Deliver A One, Two Punch
This morning I was reading Shelf Awareness. If you don't get this free enewsletter about the book trade, I'd encourage you to subscribe. You don't have to read every word (I don't) but I do take a serious look at each issue.
In today's issue, I read the review of this new book, The Customer Is Always Wrong. While I have not read this book since I just learned about it today. The provocative title drew me to read the review. Then I tracked down a sample of the writing at the publisher's website.
What I wanted to point out was the one, two punch that was orchestrated here. The first punch came from creating an excellent title. Too many would-be authors do not put enough energy into that title. It's the first element that a literary agent or editor sees when they begin to read your material.
I understand that some authors can't write the proposal without a title. In order not to get stuck, they throw some words on the page for that title and continue to write the rest of the proposal and sample chapter. If you follow this procedure, just make sure you circle back to your title and put some thought and attention into it before you send it out for consideration. It will pay off in the long run. Don't assume the publisher is going to title your book. Over and over I have seen a good title carry through the entire title process inside a publishing house. The author is the best person to title the book because they are closest person to the contents.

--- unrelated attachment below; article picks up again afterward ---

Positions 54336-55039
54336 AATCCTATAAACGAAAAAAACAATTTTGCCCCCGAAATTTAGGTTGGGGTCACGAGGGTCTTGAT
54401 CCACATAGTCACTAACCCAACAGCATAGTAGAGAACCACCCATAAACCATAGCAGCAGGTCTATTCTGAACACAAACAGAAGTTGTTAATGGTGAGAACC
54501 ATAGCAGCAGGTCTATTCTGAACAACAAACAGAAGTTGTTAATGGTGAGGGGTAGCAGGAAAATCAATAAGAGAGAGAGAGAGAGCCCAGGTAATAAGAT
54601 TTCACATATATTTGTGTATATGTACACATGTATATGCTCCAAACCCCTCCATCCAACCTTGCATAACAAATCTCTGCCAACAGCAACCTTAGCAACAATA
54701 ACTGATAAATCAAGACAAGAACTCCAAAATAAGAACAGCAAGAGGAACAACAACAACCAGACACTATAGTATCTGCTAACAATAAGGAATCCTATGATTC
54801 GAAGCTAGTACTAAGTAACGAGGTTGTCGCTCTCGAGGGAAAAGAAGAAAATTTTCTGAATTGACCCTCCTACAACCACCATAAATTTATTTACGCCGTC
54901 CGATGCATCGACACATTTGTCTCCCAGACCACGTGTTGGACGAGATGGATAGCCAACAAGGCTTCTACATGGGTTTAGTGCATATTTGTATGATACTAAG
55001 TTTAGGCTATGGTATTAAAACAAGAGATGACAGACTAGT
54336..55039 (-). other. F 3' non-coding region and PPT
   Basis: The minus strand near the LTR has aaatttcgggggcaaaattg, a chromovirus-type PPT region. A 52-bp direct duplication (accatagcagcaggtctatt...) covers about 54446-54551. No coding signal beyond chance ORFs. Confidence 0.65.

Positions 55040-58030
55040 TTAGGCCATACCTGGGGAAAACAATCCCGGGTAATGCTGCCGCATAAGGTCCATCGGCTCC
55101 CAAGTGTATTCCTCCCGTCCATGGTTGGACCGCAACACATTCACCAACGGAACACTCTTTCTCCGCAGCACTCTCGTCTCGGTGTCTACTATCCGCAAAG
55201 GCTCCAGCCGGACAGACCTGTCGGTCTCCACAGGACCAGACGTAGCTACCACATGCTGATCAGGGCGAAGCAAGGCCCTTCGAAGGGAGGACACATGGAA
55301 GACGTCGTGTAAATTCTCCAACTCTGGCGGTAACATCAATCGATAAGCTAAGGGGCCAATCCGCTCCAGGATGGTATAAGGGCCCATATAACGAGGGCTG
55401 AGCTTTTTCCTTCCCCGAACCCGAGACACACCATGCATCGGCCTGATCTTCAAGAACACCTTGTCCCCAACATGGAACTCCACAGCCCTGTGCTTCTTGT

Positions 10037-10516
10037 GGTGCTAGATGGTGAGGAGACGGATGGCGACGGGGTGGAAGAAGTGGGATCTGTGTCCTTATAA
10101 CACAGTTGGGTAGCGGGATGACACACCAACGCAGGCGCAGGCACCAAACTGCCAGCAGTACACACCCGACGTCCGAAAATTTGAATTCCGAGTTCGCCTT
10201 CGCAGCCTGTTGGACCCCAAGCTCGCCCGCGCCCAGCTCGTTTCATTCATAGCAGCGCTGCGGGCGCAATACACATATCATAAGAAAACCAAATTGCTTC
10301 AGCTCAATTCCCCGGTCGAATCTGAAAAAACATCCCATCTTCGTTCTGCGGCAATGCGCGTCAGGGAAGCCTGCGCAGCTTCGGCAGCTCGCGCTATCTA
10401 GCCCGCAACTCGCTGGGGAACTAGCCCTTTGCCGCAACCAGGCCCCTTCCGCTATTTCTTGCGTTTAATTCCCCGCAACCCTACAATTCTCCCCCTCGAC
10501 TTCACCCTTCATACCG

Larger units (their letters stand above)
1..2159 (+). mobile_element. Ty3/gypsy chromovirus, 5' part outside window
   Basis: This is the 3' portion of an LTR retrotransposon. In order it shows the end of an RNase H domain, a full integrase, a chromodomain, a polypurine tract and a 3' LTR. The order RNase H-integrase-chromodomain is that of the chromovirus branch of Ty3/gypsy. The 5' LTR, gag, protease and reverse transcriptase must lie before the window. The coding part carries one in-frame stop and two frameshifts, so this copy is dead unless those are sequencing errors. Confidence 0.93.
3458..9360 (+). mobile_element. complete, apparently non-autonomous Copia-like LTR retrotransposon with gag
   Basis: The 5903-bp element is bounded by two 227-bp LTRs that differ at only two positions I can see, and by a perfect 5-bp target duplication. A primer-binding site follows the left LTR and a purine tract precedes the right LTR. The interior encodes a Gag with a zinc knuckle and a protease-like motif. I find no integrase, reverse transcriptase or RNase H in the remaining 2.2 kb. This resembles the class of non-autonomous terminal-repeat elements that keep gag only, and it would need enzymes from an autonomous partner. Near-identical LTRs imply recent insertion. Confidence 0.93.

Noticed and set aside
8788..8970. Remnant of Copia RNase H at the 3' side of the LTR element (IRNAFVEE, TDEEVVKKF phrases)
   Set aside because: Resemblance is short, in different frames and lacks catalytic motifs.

And the second punch that was delivered this morning? It was the review in Shelf Awareness. As I looked at the page for this book on Amazon, I see that it was also reviewed in Publishers Weekly (scroll down because it is there). A PW review isn't automatic. In fact, many books are sent to PW which are not reviewed in this trade journal within the publishing community. Yet, if the book is reviewed in Publishers Weekly, Amazon recognizes the importance of that review--and they keep those PW reviews on the top of the book page--forever. Book reviews are a great way to get the word out about your book. Reviews take effort to get out there--and obviously this author and publisher are investing the effort in this book.
Now let's think about your book and your writing. What are you doing today to deliver a one two punch or even a knockout. Are you actively working to tell people about your book? You'd be shocked at the relaxed role authors take with their book after it is released. If your book is still in print (even if it is not brand new), then you need to consciously be telling people about it. For example, my Book Proposals That Sell has been in print for several years. It continues to receive new customer reviews on Amazon and I continue to send out review copies to people who will recommend and talk about the book.
There are many books in the marketplace. Getting attention for any book is a challenge--and does not happen randomly or without planning. Take a few minutes to make a plan then execute your plan in the days ahead. It will pay off.